In fact, at registration today, the early childhood educator who will be assisting with The Hurricane’s class had a one-on-one chat with her at the meet and greet. The idea was to see where the future students are in their development, a year before class begins.

The woman asked, “What’s your name?”

“Layne,” came the reply. “L-A-Y-N-E.”

‘Nuff said.

So I think she’ll be OK, but it just doesn’t feel right. She’s my baby. She can’t be going to school next year. She can’t be growing up this fast.

The days are long and the years are short.

No shit.

New house, another new start

August 31, 2010

On Wednesday we get our new house.

Well, our-built-as-a-church-in-1881-and-turned-into-a-house-in-1910, new house.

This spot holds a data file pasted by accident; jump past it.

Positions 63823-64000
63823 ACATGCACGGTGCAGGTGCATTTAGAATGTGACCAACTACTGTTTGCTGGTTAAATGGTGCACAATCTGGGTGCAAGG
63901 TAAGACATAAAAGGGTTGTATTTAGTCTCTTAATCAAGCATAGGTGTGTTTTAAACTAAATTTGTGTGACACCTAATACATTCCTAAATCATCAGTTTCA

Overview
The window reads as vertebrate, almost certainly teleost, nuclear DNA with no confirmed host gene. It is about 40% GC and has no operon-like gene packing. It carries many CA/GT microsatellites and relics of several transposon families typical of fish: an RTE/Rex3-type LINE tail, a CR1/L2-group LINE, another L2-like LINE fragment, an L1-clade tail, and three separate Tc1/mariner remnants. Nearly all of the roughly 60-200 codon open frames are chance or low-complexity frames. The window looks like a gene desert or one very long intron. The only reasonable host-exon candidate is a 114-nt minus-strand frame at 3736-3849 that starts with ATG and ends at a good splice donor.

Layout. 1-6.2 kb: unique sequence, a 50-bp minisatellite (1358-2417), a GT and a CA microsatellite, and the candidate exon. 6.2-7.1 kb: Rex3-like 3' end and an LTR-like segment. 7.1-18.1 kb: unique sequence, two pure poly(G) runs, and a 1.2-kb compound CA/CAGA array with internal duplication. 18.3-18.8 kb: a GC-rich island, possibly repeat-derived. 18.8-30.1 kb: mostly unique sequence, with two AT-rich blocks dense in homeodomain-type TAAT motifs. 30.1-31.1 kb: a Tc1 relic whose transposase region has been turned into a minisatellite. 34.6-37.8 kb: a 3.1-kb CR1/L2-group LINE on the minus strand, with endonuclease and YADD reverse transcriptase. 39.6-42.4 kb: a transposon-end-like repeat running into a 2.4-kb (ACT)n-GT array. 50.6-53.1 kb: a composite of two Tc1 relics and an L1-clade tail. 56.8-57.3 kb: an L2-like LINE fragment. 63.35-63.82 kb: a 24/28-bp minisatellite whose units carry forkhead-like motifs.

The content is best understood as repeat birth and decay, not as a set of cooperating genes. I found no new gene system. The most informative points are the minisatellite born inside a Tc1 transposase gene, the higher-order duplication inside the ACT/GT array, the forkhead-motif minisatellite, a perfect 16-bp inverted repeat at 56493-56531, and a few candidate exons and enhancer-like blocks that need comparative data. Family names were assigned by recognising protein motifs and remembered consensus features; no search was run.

It’s our fourth house since 2003, and the second we’ve owned in The Hurricane’s lifetime, although she likely considers my parents’ cottage, where we’ve been living the past four months, as a third home.

It’s amazing how adaptable the young are. We tried our best to explain the move we made this past April from the only hometown Layne had ever known – Port Hope – to my and The Boss’s hometown of Ripley, about 350 kilometres away. She was familiar with Ripley, having spent plenty of weekends here at The In-Laws farm in her almost-three years, but she always pined to get back to her bed in Port Hope at the end of a weekend.

But once we actually packed our boxes and said goodbye to our place in Port Hope, she’s barely looked back. For the first month or so, she’d ask when we were heading back, and, once told we were living in Ripley now, she’d shrug her shoulders and start running at 100 miles per hour again, seemingly unfazed.